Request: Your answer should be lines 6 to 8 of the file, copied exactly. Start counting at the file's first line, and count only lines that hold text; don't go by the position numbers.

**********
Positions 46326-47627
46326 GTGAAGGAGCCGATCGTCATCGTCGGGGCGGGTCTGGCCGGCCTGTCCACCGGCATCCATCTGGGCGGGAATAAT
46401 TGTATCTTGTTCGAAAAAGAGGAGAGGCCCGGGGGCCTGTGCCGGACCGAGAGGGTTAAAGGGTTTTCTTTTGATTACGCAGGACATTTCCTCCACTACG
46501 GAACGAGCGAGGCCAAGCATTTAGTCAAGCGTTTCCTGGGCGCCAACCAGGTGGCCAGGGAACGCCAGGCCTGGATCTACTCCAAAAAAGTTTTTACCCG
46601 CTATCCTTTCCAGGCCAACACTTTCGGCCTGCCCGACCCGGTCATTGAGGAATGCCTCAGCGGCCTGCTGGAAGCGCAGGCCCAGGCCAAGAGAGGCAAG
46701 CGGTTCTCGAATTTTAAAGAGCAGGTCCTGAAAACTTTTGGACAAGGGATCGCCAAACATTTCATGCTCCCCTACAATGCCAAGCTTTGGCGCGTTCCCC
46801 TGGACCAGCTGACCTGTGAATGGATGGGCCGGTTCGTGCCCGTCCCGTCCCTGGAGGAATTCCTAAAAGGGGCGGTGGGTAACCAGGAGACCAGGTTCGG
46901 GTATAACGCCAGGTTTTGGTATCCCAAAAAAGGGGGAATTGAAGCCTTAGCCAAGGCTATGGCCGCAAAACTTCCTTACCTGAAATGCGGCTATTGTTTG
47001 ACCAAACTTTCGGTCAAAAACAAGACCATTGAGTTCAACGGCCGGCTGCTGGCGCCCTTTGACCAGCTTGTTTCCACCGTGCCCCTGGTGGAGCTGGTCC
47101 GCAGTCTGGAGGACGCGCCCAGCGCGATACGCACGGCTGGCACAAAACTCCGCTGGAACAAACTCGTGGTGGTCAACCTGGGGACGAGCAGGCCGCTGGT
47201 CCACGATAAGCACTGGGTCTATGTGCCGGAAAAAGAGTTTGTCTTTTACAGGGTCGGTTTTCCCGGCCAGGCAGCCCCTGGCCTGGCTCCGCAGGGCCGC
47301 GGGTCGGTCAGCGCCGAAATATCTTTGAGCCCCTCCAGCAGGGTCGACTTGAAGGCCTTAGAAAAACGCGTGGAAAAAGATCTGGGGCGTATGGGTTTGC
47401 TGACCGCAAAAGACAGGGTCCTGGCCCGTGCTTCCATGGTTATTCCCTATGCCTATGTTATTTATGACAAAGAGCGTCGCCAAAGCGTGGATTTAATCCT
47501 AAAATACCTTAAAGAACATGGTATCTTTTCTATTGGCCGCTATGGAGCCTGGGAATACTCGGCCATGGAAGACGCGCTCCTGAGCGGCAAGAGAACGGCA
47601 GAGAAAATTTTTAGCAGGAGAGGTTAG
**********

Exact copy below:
46701 CGGTTCTCGAATTTTAAAGAGCAGGTCCTGAAAACTTTTGGACAAGGGATCGCCAAACATTTCATGCTCCCCTACAATGCCAAGCTTTGGCGCGTTCCCC
46801 TGGACCAGCTGACCTGTGAATGGATGGGCCGGTTCGTGCCCGTCCCGTCCCTGGAGGAATTCCTAAAAGGGGCGGTGGGTAACCAGGAGACCAGGTTCGG
46901 GTATAACGCCAGGTTTTGGTATCCCAAAAAAGGGGGAATTGAAGCCTTAGCCAAGGCTATGGCCGCAAAACTTCCTTACCTGAAATGCGGCTATTGTTTG